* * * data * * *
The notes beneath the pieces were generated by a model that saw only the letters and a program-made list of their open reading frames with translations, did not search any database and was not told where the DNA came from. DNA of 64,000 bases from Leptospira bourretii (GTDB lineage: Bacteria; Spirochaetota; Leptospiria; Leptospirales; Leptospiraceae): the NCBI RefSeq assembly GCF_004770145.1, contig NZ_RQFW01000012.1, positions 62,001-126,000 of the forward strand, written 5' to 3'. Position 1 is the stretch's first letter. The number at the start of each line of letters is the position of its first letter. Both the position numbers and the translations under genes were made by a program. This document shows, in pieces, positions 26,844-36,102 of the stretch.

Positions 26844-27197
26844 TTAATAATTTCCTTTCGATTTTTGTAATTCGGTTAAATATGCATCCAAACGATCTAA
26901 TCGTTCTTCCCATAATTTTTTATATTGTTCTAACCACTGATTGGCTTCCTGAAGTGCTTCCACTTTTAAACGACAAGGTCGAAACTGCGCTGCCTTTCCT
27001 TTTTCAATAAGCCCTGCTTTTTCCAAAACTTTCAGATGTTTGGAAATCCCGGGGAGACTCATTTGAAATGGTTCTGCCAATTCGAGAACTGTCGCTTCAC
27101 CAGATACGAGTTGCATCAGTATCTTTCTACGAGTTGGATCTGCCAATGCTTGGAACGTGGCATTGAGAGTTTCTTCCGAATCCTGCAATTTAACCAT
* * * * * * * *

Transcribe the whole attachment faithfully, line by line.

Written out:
The notes beneath the pieces were generated by a model that saw only the letters and a program-made list of their open reading frames with translations, did not search any database and was not told where the DNA came from. DNA of 64,000 bases from Leptospira bourretii (GTDB lineage: Bacteria; Spirochaetota; Leptospiria; Leptospirales; Leptospiraceae): the NCBI RefSeq assembly GCF_004770145.1, contig NZ_RQFW01000012.1, positions 62,001-126,000 of the forward strand, written 5' to 3'. Position 1 is the stretch's first letter. The number at the start of each line of letters is the position of its first letter. Both the position numbers and the translations under genes were made by a program. This document shows, in pieces, positions 26,844-36,102 of the stretch.

Positions 26844-27197
26844 TTAATAATTTCCTTTCGATTTTTGTAATTCGGTTAAATATGCATCCAAACGATCTAA
26901 TCGTTCTTCCCATAATTTTTTATATTGTTCTAACCACTGATTGGCTTCCTGAAGTGCTTCCACTTTTAAACGACAAGGTCGAAACTGCGCTGCCTTTCCT
27001 TTTTCAATAAGCCCTGCTTTTTCCAAAACTTTCAGATGTTTGGAAATCCCGGGGAGACTCATTTGAAATGGTTCTGCCAATTCGAGAACTGTCGCTTCAC
27101 CAGATACGAGTTGCATCAGTATCTTTCTACGAGTTGGATCTGCCAATGCTTGGAACGTGGCATTGAGAGTTTCTTCCGAATCCTGCAATTTAACCAT